Middle ages

When I was a child, people seemed old from their fifties onwards, the way they dressed, the things they spoke of, their ways and expectations. Anyone in their sixties was old old, and seventies were ancient. I really do think it is different now, that people are not just physically active and quite extremely active whether running marathons, skiing, or playing competitive sports, but there is a mental difference too. Maybe it was growing up with rock and roll, maybe it was the swinging sixties or the glam-rock 70’s, I think the majority of people past fifty are still in the prime of their lives… if they want to be. Even when people retire from their regular paid work there is so much to do, intellectually, physically, socially. Even if your income is limited, and even severely limited, there are many things available to engage in. The internet of course opens the world to anyone, whenever they were born!

So it was with some surprise that I read an article in which the writer claimed she was embracing middle age in her forties… OK, accept that you no longer have the weight or skin or dress size of a twenty-year old, you listen to Radio 4, accept that some fashion trends should be left to the twenty year olds, but really, forty is middle-aged? I actually think, as I read through the list of things which indicated to the writer that she was in her middle years, that it was rather pretentious and a little ‘aren’t I strange and eccentric, funny little old me!’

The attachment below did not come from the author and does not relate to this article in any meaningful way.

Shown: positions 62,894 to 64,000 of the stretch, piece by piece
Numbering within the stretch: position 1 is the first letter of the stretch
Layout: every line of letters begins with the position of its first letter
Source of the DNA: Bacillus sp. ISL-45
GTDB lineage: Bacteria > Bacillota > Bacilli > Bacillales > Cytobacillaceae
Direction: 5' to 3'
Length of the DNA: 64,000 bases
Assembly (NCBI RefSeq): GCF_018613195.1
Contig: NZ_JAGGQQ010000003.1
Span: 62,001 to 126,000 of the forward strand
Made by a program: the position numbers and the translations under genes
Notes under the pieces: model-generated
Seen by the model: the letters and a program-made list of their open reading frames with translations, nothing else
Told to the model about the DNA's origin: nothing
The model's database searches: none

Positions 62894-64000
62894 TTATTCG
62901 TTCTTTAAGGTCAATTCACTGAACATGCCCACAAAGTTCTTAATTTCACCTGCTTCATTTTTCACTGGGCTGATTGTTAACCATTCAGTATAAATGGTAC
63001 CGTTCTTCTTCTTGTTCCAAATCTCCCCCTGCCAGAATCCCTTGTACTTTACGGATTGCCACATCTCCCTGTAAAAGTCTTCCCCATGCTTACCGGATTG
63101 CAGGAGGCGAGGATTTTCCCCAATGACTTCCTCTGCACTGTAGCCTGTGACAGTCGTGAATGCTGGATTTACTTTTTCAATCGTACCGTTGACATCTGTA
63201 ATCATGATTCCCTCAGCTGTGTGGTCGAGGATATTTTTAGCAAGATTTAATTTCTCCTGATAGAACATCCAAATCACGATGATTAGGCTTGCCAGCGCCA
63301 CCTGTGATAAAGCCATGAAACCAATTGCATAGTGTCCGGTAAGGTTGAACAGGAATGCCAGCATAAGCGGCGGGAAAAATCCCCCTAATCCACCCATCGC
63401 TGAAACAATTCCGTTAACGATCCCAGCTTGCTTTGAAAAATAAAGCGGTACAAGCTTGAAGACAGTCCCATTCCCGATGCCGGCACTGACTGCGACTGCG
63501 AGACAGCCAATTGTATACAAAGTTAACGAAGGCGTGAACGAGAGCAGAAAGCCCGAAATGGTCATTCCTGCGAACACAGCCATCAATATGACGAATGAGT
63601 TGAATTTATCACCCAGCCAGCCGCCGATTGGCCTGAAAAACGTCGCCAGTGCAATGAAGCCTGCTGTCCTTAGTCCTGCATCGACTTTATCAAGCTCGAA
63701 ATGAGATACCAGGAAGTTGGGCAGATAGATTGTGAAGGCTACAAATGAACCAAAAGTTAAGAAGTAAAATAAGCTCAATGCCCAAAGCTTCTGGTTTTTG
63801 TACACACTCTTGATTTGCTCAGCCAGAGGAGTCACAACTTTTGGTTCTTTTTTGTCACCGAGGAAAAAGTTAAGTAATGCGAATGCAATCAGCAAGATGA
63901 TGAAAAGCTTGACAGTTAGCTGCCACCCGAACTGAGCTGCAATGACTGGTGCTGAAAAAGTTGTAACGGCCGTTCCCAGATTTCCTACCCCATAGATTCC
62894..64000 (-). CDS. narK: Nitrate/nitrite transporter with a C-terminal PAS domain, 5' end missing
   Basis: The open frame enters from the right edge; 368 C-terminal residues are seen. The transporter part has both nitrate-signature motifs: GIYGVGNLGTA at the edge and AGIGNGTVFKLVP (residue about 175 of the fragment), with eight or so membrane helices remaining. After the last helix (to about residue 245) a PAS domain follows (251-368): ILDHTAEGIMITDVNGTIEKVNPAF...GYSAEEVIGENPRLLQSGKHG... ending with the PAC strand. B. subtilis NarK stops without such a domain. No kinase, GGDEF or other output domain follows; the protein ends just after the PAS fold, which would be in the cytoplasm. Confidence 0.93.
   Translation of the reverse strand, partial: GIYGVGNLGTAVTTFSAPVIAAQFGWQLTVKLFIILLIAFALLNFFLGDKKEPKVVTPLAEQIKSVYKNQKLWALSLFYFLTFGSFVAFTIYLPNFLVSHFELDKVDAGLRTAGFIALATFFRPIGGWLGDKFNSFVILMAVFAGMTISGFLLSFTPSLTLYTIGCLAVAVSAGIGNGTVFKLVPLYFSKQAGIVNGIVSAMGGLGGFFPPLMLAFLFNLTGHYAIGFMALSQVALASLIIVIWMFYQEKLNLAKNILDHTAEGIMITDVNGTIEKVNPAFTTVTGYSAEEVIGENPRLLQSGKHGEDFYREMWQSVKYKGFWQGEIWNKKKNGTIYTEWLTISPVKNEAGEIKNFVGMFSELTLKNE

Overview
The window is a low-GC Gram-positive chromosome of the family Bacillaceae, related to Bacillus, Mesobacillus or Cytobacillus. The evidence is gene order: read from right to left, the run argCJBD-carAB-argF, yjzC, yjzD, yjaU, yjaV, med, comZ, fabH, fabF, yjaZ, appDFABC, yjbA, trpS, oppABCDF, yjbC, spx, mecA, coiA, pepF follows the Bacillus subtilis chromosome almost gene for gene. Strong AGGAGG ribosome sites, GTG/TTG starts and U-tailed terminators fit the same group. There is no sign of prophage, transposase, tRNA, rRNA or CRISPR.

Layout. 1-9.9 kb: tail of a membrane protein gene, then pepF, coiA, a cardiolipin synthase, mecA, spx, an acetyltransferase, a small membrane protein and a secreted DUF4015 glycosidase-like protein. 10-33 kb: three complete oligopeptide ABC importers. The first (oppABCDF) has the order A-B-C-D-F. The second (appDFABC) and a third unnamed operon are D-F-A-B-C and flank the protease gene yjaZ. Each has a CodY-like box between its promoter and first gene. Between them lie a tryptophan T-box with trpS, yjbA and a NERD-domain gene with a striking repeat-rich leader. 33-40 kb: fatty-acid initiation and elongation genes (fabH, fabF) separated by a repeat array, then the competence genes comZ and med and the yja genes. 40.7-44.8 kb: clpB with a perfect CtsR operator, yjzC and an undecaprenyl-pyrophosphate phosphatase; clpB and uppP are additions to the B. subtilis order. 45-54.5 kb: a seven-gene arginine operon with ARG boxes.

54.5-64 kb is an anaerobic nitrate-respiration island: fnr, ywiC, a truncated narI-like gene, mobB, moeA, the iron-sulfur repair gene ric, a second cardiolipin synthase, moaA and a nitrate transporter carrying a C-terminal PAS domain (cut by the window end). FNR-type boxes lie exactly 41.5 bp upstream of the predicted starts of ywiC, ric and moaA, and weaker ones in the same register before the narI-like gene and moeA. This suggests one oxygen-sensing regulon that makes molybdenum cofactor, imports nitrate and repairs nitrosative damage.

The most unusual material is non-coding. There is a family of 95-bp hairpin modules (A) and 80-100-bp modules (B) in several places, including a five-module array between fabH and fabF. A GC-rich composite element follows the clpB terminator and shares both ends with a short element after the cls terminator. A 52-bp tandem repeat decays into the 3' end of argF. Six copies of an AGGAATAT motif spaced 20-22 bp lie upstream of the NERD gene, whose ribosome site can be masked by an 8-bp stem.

Included in her list are liking celery, having a see-through umbrella and a shopping trolley – a shopping trolley? She is approaching her mid forties and she has a wheely shopper? Maybe I’m past middle-aged and am now old and irascible, but I’ve always had a set of coasters to put drinks on to protect wooden tables and furniture from water marks, I’ve always liked celery because it grew in Cambridgshire where I lived as a child and was sweet and nutty and white and delcious. OK, I know the article was meant to be light-hearted but it just seemed silly, or maybe my idea of middle-aged and its associations are different from hers and other people’s. Maybe it’s me who is silly.

So here is her list of what makes her middle-aged:

  • having a see-through umbrella, a set of coasters and a wheelie shopper.
  • liking celery
  • liking opera
  • being prepared
  • liking solitude
  • not minding how you come across .
  • making seasonal displays



  1. david lewis

    I turned sixty six this year and the way I see myself now is totally different. It’s as if my past happened to someone else entirely. Somehow I can’t envision doing the things I did back when, being the person I am now. It’s so hard to explain but It’s not a bad feeling just a new one. Seems like I was carried along by circumstances and wasn’t the master of my own fate. Like an actor quoting somebody elses lines. My dad was thirty years older than me and I think that when I was thirty six I considered him really old and felt so sorry for him. Now I’m that old guy. What do others think of me. Should I care? It seems that when you have it all figured out nobody listens or cares. Not bitter though. Just glad to have the ones that love me.


    1. Lois

      Sixty? You’re a spring chicken, David! But I really agree with you – it’s so true what you say about circumstances and how you get swept along by things… So true!
      Although my dad was thirty-two when I was born, he was always ‘young’; he went through the war as a paratrooper so certainly saw some dreadful things, but he remained an optimist and with a great sense of humour, and was very modern in his outlook… his favourite singer was David Bowie, for example, and Paul Simon. It certainly is about mental attitude, I think.
      I guess because my kids are still young (I was an old mum) it has kept me in touch with things.


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